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3 Coaching Aspects Sales Managers Need to Master - Prima Resource

As a sales manager, the ability to coach your reps is the most predictive element of your success. The type of environment surrounding these coaching sessions is the difference between their helpfulness and their uselessness.

The 3 most important qualities for a good sales coach are :

1. The ability to listen ;

2. The ability to keep from interfering ;

3. The ability to build positive relationships with their reps.

Pass the talking stick

Finely tuned listening skills are essential if managers are to perform well as coaches. When your reps are in a sales coaching environment, it’s important that they feel they can freely express themselves about issues they’re having or tricky situations they’re experiencing.

Sales managers should ask their reps open-ended questions. These questions should be thought-provoking and help representatives identify solutions rather than providing them with all the answers. This is crucial.

Sales managers and VPs tend to immediately give what they believe to be the solution and call it coaching. This goes against the notion that we’re more likely to learn a lesson when the solution comes from our own thought process.

Let your reps learn from their own mistakes

One of the hardest things to do as a coach is to keep from interfering when one of your rep come up with the wrong solution for an issue they’re having. Once again, lessons learned from our individual failures will stick much more than the ones we see our colleagues go through.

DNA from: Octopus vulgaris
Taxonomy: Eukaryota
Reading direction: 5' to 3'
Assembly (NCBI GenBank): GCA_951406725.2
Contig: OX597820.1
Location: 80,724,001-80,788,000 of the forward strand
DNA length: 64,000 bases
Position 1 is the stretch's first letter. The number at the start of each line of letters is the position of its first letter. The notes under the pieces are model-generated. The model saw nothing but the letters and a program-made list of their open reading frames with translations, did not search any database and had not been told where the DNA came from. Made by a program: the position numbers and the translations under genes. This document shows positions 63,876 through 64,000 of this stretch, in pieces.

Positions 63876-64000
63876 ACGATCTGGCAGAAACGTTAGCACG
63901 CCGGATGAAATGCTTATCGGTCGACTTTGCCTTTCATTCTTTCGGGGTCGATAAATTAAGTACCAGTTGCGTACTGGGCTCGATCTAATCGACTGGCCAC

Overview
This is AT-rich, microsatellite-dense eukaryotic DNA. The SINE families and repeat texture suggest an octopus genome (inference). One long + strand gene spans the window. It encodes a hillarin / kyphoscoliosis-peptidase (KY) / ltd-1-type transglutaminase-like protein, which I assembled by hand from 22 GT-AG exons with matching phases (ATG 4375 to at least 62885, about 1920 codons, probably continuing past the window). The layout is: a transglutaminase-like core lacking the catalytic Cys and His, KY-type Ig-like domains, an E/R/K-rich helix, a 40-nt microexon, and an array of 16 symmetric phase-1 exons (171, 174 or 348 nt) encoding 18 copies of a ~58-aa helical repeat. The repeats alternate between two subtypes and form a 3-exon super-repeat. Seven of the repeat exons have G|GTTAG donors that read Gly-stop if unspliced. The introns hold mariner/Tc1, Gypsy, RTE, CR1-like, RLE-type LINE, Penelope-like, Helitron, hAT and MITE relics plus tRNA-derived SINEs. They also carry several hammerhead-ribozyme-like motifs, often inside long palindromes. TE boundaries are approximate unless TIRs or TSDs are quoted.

The goal of coaching is to help your team grow, to help them achieve independence. To consciously allow them to be knocked down is very difficult for a sales manager, as it goes against the will to see them succeed.

Whether through formal or informal sessions, coaching is a way to debrief why things went south between your reps and their prospects. Salespeople should have the confidence, firstly, to admit their mistakes, and most importantly, they should feel that their sales manager has their back when they do make mistakes.

Of course, we’re talking here of mistakes which lead to minor setbacks ! The point isn’t to sit back and watch your rep walk off a cliff. If their mistake will only slow down the sales process, you should definitely hold back and let them realize by themselves what they’ve done wrong.

Why positive relationships are important

For a coaching session to be successful, the rep must feel that their sales manager won’t blame them for their errors. It must be agreed that there won’t be consequences to admissions of wrong behaviour. Reps should feel confident that what is said won’t be used against them, but instead bring them to a higher level of performance.

To create a safe coaching environment for your reps is to your advantage. When a rep feels backed by their sales manager, it allows for trust and honesty. If they feel they must lie to their manager in order to avoid repercussions, then they’re not being honest about how they’re dealing with their clients. They will tell you what they think you want to hear, and not what they actually plan to do.

Out of fear that you will judge them, they may hide wrong behaviour, like asking close-ended questions, or having trouble talking about money. If they feel they can’t openly discuss these issues with you, they won’t improve. It’s a double-edged sword : not only will they not inform you of their problems, but they won’t be able to address them properly.


How a rep feels during this precious time with you is the key to your success as a sales manager. Coaching is asking open-ended questions as well as giving your reps the opportunity to learn from their mistakes and to develop their own solutions to their problems.

Listen. Let them make mistakes, and most importantly, let them know that you will be there to support them when they do.